Array generics are non-standard, deprecated and will get removed near future. Note that you can not rely on them cross-browser. However, there is a shim available on GitHub.

Sometimes you would like to apply array methods to strings or other array-like objects (such as function arguments). By doing this, you treat a string as an array of characters (or otherwise treat a non-array as an array). For example, in order to check that every character in the variable str is a letter, you would write:

function isLetter(character) {
  return character >= 'a' && character <= 'z';

if (, isLetter)) {
  console.log("The string '" + str + "' contains only letters!");

This notation is rather wasteful and JavaScript 1.6 introduced a generic shorthand:

if (Array.every(str, isLetter)) {
  console.log("The string '" + str + "' contains only letters!");

Generics are also available on String.

These are not part of ECMAScript standards (though the ES6 Array.from() can be used to achieve this). The following is a shim to allow its use in all browsers:

// Assumes Array extras already present (one may use polyfills for these as well)
(function() {
  'use strict';

  var i,
    // We could also build the array of methods with the following, but the
    //   getOwnPropertyNames() method is non-shimable:
    // Object.getOwnPropertyNames(Array).filter(function(methodName) {
    //   return typeof Array[methodName] === 'function'
    // });
    methods = [
      'join', 'reverse', 'sort', 'push', 'pop', 'shift', 'unshift',
      'splice', 'concat', 'slice', 'indexOf', 'lastIndexOf',
      'forEach', 'map', 'reduce', 'reduceRight', 'filter',
      'some', 'every', 'find', 'findIndex', 'entries', 'keys',
      'values', 'copyWithin', 'includes'
    methodCount = methods.length,
    assignArrayGeneric = function(methodName) {
      if (!Array[methodName]) {
        var method = Array.prototype[methodName];
        if (typeof method === 'function') {
          Array[methodName] = function() {
            return, arguments);

  for (i = 0; i < methodCount; i++) {


Creating an array

The following example creates an array, msgArray, with a length of 0, then assigns values to msgArray[0] and msgArray[99], changing the length of the array to 100.

var msgArray = [];
msgArray[0] = 'Hello';
msgArray[99] = 'world';

if (msgArray.length === 100) {
  console.log('The length is 100.');

Creating a two-dimensional array

The following creates a chess board as a two dimensional array of strings. The first move is made by copying the 'p' in (6,4) to (4,4). The old position (6,4) is made blank.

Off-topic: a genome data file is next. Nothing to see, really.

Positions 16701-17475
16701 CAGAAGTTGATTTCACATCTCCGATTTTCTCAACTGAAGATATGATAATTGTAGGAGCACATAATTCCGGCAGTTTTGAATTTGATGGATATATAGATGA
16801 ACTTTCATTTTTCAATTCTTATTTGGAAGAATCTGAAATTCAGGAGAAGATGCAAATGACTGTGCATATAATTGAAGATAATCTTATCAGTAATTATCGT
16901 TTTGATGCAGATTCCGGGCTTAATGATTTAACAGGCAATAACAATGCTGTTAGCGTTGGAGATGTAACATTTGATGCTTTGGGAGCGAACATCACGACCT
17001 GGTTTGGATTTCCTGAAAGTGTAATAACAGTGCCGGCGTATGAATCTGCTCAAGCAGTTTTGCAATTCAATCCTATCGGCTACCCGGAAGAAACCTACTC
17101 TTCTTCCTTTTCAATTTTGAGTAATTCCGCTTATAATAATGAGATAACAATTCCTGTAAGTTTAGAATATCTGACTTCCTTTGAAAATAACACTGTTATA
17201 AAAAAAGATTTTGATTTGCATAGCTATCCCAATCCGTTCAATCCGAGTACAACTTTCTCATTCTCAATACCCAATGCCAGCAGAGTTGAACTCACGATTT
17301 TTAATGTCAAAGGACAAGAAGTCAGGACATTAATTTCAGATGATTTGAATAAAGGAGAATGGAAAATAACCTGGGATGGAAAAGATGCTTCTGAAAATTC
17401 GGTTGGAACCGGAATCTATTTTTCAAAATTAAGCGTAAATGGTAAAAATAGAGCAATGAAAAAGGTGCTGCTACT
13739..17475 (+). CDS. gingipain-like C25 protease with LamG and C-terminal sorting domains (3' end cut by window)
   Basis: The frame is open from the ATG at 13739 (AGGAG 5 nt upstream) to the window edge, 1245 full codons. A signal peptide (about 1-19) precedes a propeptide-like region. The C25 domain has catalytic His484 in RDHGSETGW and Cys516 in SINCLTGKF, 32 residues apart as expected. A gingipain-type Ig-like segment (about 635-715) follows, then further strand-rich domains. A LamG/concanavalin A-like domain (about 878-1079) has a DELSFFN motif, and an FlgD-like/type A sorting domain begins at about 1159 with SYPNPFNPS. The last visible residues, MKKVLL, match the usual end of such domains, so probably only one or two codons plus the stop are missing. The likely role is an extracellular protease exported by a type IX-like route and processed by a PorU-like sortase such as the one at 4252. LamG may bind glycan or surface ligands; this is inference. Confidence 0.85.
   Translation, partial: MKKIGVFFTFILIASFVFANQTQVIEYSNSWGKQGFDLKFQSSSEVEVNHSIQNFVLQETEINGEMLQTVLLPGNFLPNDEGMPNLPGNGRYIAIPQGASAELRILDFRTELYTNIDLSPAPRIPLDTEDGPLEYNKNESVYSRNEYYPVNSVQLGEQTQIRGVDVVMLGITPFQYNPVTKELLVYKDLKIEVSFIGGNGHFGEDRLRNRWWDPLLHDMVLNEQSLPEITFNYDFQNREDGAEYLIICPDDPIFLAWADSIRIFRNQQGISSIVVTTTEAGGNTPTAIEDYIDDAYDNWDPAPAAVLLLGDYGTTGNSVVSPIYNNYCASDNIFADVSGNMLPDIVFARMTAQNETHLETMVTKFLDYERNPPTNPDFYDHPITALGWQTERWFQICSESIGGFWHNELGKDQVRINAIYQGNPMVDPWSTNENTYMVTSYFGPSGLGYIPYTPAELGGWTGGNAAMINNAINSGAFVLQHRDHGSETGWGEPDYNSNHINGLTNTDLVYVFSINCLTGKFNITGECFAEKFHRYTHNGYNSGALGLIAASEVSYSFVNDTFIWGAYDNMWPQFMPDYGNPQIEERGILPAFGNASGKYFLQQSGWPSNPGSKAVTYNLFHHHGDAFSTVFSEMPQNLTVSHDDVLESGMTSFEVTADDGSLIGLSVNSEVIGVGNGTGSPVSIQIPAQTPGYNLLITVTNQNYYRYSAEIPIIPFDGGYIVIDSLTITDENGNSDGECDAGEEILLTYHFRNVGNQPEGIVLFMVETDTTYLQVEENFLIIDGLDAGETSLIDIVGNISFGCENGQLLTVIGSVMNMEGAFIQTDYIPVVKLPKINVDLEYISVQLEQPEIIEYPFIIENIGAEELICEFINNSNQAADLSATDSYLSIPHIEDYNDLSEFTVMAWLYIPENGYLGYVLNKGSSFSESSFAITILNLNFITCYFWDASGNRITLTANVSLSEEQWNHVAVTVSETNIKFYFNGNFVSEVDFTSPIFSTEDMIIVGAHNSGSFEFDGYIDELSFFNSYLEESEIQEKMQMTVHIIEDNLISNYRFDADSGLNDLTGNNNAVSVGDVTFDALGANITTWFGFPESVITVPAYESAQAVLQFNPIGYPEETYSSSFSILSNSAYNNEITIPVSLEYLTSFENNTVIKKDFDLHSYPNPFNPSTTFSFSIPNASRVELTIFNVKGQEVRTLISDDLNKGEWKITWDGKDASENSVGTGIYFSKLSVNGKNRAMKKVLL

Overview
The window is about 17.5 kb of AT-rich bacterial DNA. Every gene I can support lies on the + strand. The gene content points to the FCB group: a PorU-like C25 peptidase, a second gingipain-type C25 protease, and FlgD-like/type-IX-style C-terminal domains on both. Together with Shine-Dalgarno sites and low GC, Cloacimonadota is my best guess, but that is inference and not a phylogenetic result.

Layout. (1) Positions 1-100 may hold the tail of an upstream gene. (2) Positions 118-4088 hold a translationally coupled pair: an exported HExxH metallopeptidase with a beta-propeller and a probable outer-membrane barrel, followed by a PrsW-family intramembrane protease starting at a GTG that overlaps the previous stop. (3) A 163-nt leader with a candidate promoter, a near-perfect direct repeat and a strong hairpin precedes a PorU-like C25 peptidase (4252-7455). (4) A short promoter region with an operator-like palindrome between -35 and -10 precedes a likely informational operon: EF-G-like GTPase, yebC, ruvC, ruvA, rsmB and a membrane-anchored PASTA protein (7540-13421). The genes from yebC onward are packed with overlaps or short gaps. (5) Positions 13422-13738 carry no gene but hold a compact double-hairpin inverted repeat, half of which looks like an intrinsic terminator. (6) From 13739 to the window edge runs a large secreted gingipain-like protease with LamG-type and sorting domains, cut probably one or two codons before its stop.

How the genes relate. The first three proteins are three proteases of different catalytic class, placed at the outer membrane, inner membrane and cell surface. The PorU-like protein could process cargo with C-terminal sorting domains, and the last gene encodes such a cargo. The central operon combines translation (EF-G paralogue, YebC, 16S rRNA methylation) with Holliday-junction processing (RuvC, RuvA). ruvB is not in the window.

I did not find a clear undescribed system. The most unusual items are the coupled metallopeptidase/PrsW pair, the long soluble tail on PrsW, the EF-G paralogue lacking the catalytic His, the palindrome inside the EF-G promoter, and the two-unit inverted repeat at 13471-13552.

var board = [ 
  [' ',' ',' ',' ',' ',' ',' ',' '],
  [' ',' ',' ',' ',' ',' ',' ',' '],
  [' ',' ',' ',' ',' ',' ',' ',' '],
  [' ',' ',' ',' ',' ',' ',' ',' '],
  ['r','n','b','q','k','b','n','r'] ];

console.log(board.join('\n') + '\n\n');

// Move King's Pawn forward 2
board[4][4] = board[6][4];
board[6][4] = ' ';

Here is the output:

 , , , , , , , 
 , , , , , , , 
 , , , , , , , 
 , , , , , , , 

 , , , , , , , 
 , , , , , , , 
 , , , ,p, , , 
 , , , , , , , 
p,p,p,p, ,p,p,p


Specification Status Comment
ECMAScript 1st Edition (ECMA-262) Standard Initial definition.
ECMAScript 5.1 (ECMA-262)
The definition of 'Array' in that specification.
Standard New methods added: Array.isArray, indexOf, lastIndexOf, every, some, forEach, map, filter, reduce, reduceRight
ECMAScript 2015 (6th Edition, ECMA-262)
The definition of 'Array' in that specification.
Standard New methods added: Array.from, Array.of, find, findIndex, fill, copyWithin
ECMAScript Latest Draft (ECMA-262)
The definition of 'Array' in that specification.
Draft New method added: Array.prototype.includes()

Browser compatibility

We're converting our compatibility data into a machine-readable JSON format. This compatibility table still uses the old format, because we haven't yet converted the data it contains. Find out how you can help!
Feature Chrome Firefox (Gecko) Internet Explorer Opera Safari
Basic support (Yes) (Yes) (Yes) (Yes) (Yes)
Feature Android Chrome for Android Firefox Mobile (Gecko) IE Mobile Opera Mobile Safari Mobile
Basic support (Yes) (Yes) (Yes) (Yes) (Yes) (Yes)

See also